Christmas came early for digital video ad platform true[X].
The ad platform, which serves both advertisers and publishers, revealed Wednesday that News Corp. spinoff 21st Century Fox intends to acquire it. Although the terms of the deal were not disclosed, The Wall Street Journal pegged that figure at about $200 million. (Read the release).
This acquisition indicates 21st Century Fox has realized the traditional ad model (17 minutes of ads per hour) won't translate to streaming or video-on-demand environments, where content isn't consumed in real time, said Jim Nail, principal analyst at Forrester Research.
The deal comes on the heels of other recent video ad acquisitions, such as German media conglomerate RTL Group's summer purchase of video sell-side platform SpotXchange and Yahoo's recent purchase of BrightRoll.
But Nail said the motivations behind the true[X] deal aren't the same.
"This is very different than some of the consolidation we've seen between ad exchanges and programmatic and technologies and data management platforms," he said.
"This is about changing a model built for the passive TV world and realizing it just won't translate to an active consumer-controlled world," he added. "Clearly, Fox thinks something needs to be done to create a new model where people are actively selecting their [content and ads] as opposed to just channel-surfing."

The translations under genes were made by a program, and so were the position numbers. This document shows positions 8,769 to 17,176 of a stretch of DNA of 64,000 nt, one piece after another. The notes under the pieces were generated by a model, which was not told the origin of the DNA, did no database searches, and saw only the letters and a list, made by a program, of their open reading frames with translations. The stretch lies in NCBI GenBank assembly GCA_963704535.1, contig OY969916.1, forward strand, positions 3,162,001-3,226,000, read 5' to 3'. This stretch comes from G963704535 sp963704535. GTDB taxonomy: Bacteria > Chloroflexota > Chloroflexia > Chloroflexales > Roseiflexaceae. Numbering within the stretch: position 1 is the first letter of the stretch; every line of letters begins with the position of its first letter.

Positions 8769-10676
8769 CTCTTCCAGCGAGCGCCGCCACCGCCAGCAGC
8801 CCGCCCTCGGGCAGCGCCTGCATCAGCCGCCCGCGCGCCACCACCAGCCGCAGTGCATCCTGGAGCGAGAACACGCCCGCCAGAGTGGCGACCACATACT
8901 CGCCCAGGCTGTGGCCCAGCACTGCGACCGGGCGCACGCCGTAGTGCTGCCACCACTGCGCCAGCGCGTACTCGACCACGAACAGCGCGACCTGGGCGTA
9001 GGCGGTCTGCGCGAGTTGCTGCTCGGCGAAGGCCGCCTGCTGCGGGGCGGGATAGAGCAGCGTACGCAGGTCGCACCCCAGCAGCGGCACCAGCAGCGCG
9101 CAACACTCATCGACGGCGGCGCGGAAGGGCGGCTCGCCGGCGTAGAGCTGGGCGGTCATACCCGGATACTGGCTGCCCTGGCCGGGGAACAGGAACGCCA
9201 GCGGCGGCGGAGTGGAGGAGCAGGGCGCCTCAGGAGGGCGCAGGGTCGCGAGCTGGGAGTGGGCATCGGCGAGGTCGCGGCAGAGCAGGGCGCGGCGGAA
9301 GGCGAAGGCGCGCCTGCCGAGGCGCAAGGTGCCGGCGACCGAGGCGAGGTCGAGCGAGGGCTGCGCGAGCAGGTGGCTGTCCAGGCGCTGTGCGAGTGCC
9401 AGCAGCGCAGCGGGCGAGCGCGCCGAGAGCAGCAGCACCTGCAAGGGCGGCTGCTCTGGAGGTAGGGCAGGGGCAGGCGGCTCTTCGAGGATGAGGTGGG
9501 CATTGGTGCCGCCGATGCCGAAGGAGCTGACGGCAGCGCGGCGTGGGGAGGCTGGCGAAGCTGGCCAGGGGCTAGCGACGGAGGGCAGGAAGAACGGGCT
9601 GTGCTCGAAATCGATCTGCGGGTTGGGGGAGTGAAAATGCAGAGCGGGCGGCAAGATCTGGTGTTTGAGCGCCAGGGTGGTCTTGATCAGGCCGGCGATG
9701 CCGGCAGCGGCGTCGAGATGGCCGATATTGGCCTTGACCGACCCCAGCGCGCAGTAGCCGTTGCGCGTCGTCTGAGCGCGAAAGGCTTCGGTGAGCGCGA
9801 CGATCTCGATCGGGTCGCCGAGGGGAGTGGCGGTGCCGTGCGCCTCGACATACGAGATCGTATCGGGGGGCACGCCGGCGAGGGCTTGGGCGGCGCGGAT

There's also significant difference between the standard video marketplace and true[X]'s value proposition. For instance, while some claim that open exchanges are rife with fraud and non-viewable impressions, true[X] claims its full-screen units are fully opt-in and by that virtue, are 100% viewable and human (It partners with Moat and White Ops, respectively, to measure these factors).
True[X], once doing business as SocialVibe, employs 70 people in six US offices and has a video exchange called true[EXCHANGE] that focuses on engagement metrics based on "attention" and unit interactions, as opposed to impressions or clicks.
True[X] is also testing new ad models with customers, offering streaming subscription-based services ways to tier viewer experiences. For instance, viewers may opt out of a certain number of video ad minutes in a given episode by interacting with a 30-second to one-minute "engagement" ad.
"At Fox, we are constantly working to create ad experiences that empower marketers to reach consumers in new or more effective ways," said Randy Freer, president and COO of Fox Networks Group, in a statement. "We are excited about the opportunities true[X] brings to enhance ad engagement for consumers on our networks' digital platforms."